After many years of buying and selling adapted lenses...

Discussion in 'Adapted Lenses' started by dixeyk, Feb 9, 2013.

  1. dixeyk

    dixeyk TalkEmount All-Pro

    Jun 18, 2012
    Bellingham . WA
    Kevin
    Today was a big day. For the first time since I started this adapted lens odyssey (with my Olympus E500 seven years ago) I actually came across a great deal on an absolutely mint lens and I did not buy it. More importantly I never even considered buying it. I looked at it, thought "wow that's a great price" and then went right to "that's gonna be a score for SOMEONE ELSE!". As hard as it is to believe I think I have found a set of adapted lenses that work really well for me. I'm happy with the way they feel, work, images they give me and only really have one need in terms of focal length...WA which isn't affordably served by legacy glass.

    I have learned a lot in seven years. I learned that I don't like long minimum focus distances. I like to work close in and lenses that can do that are a real bonus. Because the NEX body is so small I tend to use the lens itself as a grab point so tiny lenses aren't a particular draw for me. The Pen-F is an exception and the IQ is why I bought it not the small size (frankly I wish it was a bit bigger). I shoot a lot at f4 or f5.6 so fats lenses aren't a must for me. I have a couple but find that lenses like the 24/2.8 are fast enough for most of what I do. If I REALLY want shallow DOF or need to shoot in low light the 50/1.4 is there. I learned that at least half of why I prefer the lenses I do is tactile. I like they way they feel in the hand and operate. A lot of the lenses I tried were good. I found the differences between Konica, Canon, Olympus, Minolta, Pentax etc. to be a lot smaller than fans of each might care to admit. I favor Minolta but my Super Takumar 50/1.4 and Canon 50/1.4 were also very VERY good in their own right. I can't even say the Minolta is better...all I can say definitively is that I prefer it. Part of my preference are things that is totally unconnected to optical quality. I thought the Canon FD stuff was kinda homely and my father-in-law thinks the sun rises and sets on Canon. That right there was enough to make me pass. Konica favors a somewhat stiff aperture ring and I like them looser. The thorium elements in the Super Takumar 50/1.4 is slightly radioactive and while i KNOW there is no health risk I'm a 10 year cancer survivor so I passed on the Super Takumars (and why I don't have a Minolta MC 28/2.5 either). My point is much of the reason I have what I have has nothing to do with the lens' ability to make images. That also means that what I like is nothing more than my personal preferences and has more in common with why I like blue jeans and leather jackets than anything even remotely photographic in nature.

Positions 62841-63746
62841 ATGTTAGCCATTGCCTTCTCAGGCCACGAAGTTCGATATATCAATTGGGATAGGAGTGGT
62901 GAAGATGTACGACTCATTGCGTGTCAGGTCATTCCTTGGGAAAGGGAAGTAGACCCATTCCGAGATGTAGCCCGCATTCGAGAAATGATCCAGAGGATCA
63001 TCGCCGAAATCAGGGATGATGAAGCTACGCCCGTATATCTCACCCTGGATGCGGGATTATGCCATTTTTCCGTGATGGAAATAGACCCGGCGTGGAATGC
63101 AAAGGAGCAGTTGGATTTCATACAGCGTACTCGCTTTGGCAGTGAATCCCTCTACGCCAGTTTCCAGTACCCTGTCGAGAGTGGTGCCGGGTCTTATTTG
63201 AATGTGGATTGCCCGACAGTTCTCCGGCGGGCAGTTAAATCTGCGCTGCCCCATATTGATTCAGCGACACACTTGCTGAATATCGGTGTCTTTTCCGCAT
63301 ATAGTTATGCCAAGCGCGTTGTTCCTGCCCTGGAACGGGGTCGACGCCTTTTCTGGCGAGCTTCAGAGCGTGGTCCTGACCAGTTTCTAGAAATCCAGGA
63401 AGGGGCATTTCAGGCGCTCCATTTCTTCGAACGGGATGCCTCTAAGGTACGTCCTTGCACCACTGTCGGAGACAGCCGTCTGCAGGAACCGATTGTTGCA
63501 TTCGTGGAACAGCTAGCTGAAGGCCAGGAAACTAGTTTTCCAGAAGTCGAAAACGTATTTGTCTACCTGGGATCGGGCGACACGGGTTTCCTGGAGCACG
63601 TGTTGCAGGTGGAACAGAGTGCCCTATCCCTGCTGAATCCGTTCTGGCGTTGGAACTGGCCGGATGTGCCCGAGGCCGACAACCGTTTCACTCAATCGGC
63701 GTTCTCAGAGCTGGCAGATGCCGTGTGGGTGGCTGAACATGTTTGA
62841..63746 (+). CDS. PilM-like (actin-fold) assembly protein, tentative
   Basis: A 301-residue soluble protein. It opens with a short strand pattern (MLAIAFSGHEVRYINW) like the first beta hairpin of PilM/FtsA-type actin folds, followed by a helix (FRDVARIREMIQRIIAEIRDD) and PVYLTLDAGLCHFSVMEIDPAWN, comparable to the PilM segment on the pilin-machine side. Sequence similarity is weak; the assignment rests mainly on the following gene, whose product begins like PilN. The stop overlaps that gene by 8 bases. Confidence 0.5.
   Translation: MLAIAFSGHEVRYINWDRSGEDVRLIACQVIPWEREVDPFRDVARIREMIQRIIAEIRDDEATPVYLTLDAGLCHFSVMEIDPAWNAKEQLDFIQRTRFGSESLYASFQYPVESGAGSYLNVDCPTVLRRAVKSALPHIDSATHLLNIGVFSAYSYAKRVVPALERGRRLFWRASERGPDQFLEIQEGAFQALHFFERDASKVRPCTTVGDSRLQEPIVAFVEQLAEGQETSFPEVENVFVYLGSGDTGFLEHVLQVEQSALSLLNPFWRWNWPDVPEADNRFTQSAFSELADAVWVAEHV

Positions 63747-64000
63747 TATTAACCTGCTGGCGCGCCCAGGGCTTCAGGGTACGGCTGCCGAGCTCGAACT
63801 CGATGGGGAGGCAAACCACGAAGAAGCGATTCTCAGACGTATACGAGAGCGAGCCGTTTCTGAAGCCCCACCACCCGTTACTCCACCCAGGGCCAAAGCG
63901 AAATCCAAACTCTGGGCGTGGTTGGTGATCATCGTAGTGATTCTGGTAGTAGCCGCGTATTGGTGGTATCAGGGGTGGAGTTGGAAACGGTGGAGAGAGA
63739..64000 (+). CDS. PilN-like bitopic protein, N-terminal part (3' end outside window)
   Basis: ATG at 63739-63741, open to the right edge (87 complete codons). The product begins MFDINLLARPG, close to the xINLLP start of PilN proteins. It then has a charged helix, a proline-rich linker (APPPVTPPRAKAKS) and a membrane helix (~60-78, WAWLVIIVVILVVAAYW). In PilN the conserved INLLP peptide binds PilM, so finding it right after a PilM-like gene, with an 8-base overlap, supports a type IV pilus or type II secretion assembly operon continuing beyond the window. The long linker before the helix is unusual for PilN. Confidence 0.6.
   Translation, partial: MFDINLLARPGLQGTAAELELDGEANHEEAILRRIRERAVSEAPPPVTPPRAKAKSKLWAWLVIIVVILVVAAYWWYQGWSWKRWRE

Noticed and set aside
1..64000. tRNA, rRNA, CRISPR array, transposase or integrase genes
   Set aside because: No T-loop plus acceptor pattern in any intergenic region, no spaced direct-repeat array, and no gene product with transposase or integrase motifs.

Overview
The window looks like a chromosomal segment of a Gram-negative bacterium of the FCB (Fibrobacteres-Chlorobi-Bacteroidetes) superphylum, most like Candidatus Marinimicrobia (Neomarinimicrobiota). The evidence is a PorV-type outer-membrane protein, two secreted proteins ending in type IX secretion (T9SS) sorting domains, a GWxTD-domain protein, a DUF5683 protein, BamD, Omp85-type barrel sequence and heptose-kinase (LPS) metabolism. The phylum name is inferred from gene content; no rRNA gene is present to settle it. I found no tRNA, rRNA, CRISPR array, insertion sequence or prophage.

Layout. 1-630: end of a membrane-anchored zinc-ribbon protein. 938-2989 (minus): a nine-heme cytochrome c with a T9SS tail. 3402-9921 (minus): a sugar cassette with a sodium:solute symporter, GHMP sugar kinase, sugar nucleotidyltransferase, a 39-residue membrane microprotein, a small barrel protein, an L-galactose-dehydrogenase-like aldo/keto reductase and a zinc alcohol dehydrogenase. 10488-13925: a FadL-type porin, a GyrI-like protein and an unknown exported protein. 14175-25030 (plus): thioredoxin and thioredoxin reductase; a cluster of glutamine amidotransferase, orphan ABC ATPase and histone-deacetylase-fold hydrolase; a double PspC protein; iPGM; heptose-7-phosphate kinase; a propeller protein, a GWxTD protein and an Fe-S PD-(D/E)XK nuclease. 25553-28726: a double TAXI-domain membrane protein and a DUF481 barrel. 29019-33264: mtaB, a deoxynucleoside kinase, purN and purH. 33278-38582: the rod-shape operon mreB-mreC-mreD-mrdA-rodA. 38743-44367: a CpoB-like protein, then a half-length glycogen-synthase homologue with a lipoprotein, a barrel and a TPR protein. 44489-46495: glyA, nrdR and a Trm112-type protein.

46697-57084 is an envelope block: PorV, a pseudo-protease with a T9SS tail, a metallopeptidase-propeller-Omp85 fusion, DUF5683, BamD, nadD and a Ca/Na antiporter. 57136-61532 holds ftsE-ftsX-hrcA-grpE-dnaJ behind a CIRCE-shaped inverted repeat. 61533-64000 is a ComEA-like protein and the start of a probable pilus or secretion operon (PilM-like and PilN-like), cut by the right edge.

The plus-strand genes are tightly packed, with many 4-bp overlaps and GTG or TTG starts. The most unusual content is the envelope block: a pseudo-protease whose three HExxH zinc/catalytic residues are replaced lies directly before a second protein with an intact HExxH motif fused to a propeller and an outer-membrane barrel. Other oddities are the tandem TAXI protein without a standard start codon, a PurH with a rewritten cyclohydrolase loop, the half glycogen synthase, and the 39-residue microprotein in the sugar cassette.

So what did I end up with?

    Minolta Rokkor-SI MC 24/2.8
    This lens is amazingly heavy and deceptively nice. It's sharp, has very nice OOF areas and I can see why Leica might have sold it as an R lens as well. The biggest negative about the lens is that it doesn't peak as well as some lenses. That said, every time I use it I am reminded why I keep it. I like the MC version because the build quality is...robust to say the least.

    Vivitar 28/2 Close Focus (Komine made)
    8279021247_17545b1663_b.
    Too Close to the Fire by dixeyk, on Flickr

    8129201860_c6d2b7b207_b.
    Intent by dixeyk, on Flickr

    This is a great lens that in many ways challenges the Rokkor 24. It close focuses better, is smaller, lighter and sometimes has issues with flare but for under $100 I doubt there is a better bargain out there...although I have heard the 28/2.8 Close focus is also quite good and half that price.


    Olympus Pen-F 38/1.8
    7998531242_a4d7083886_b.
    Murciélago by dixeyk, on Flickr

    It's small, sharp wide open and amazingly sharp. It's bokeh can get a bit busy depending on the background but a real sweet lens.



    Minolta Rokkor MC 50/1.4
    8140143821_ded08e05ee_b.